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PAJ: A Journal of Performance and Art 23.1 (2001) 105-111

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Momentum of the Ephemeral: Kawamata's Temporary Structures

Yvette Biro

Tadashi Kawamata, Les chaises de travers, Metz/Delm, France, 1999.

IMAGE LINK= The Japanese artist Tadashi Kawamata is one of the most original installation-artists of the last decade. A poetic radicalism--call it minimalism--defines his work. On the border between sculpture and architecture, Kawamata constructs his "temporary structures" with simple wooden panels, waste building material, or useless scaffolds and creates out of them a highly articulate aesthetic order. Yet we should not imagine that from this cast-off lumber he fabricates a scrap heap or junk pile. The evocation of the entropy, the vision of a pathetic, disintegrating world has been the privilege of the Russian-American Ilya Kabakov [see PAJ 54]. Here we are dealing with an exceptionally fashioned, artful composition, which nevertheless represents the unpredictable forms of chaos, the random, asymmetrical structures of the incidental. They appear as if they were free spatial drawings--in wood. Certainly, the tradition he comes from, the Japanese sense of refined expression and calligraphic economy, has distinctly informed Kawamata's gesture. His complex yet graceful constructions, placed in contemporary urban space, reveal an ephemeral stability, reminding us of the unsteadiness of this order and the vulnerability of the modern city's grandiose buildings, so often in decay.

Tadashi Kawamata, born in 1953, in Mikasa, Japan, earned his first success with the Japan Pavilion for the Biennale di Venezia, in 1982. He has worked in Tokyo, New York, Sao Paolo, and almost every big city of Europe. Among his best known installations: Destroyed Church, Kassel, Documenta, (1987); The Favellas in Battery Park, (1988), followed by others in Houston, on Long Island, and in Japan; Project on Roosevelt Island in the East River, New York (1992); Catwalk, Tokyo (1995); Work in Progress, Alkamaar, Holland (1996); Le passage des chaises, Salpetriere, Paris, (1997); Field Work, Hanover, (1997); Haus de Kunst, Munich, (1998); Les chaises de travers, Metz/Delm, (1998).

Espace Trouve

Kawamata's fundamental method is intervention. He works not simply with objets trouves but with espace trouve. [End Page 105] That is, he expropriates public places, using them nonchalantly for his expressive needs. Should he gain a commission in Tokyo or New York, he seeks out the most defiant sites. In Manhattan's Battery Park or next to the skyscrapers in Roosevelt Island on "found," abandoned lots he irreverently built a series of makeshift, miserable shacks, Favellas, a kind of fake?--genuine?--remake of the well-known shantytowns. They seemed so authentic that sometimes they truly offered shelter for the indigent and homeless. Was it desacralization? Not at all, surely, not against the artist's spirit. Operating in real space, deliberately exposing his objects in open places, he causes the real, active response of observers--even those unaware of the origins of what they are seeing--to become part of the enterprise.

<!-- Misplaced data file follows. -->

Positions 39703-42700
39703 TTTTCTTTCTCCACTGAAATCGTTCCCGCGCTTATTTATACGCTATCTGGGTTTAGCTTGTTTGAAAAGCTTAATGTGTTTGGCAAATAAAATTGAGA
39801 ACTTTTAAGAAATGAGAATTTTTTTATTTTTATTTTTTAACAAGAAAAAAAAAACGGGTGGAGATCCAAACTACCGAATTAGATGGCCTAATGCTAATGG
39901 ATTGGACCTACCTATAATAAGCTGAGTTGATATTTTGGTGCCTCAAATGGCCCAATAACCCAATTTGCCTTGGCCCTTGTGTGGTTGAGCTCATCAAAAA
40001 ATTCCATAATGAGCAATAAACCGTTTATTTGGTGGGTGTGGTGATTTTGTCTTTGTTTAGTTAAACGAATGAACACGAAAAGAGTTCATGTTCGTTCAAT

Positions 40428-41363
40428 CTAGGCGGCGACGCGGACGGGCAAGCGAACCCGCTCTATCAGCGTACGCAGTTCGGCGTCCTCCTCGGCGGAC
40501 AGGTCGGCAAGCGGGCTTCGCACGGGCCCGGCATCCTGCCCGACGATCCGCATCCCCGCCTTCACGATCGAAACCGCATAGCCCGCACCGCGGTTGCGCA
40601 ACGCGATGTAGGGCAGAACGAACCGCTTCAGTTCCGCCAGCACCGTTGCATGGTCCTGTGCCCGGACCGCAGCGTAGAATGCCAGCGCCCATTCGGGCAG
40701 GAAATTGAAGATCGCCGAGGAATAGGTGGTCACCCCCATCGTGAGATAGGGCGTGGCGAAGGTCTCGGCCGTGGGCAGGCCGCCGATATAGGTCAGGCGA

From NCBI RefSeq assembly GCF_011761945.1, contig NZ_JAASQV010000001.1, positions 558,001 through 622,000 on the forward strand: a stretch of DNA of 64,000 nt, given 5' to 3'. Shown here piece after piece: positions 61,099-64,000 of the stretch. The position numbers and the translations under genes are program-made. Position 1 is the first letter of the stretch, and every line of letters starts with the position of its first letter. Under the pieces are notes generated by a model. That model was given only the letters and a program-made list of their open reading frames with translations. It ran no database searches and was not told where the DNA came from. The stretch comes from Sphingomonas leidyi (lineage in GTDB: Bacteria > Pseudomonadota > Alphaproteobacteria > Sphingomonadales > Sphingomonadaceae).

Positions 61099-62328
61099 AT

One of his critics has called his gestures subversive modesty, stressing in this odd coupling the paradoxical nature of Kawamata's art. Kawamata, who, according to his own words, lives in the various big cities of the world like a nomad, like a "modern urban guerrilla," has demolished the wall between public and private space. With the subversion, doing away with the conventional division, he questions the opposition of mass-presence and intimacy, order and anarchy. In his work primitive constructions meet sophisticated technology, simple craftsmanship confronts the large-scale complexity of modern civilization. In another way we could say that the organic pure wood, the archaic ground material of Japanese housing, challenges the soulless, lofty forms of western architecture, as a "poor" counterimage to its heterogeneous, hodgepodge surface.

Yes, the gesture is doubtlessly provoking, yet ultimately constructive, and the result, besides the breach of order, suggests another, new order. Kawamata molds his structures with poetic sensitivity. In the Destroyed Church, for instance, he placed a wood scaffold on the ruined walls of a church destroyed by World War II bombings, surrounding a startlingly empty inner hole. In this way he forcefully emphasized...


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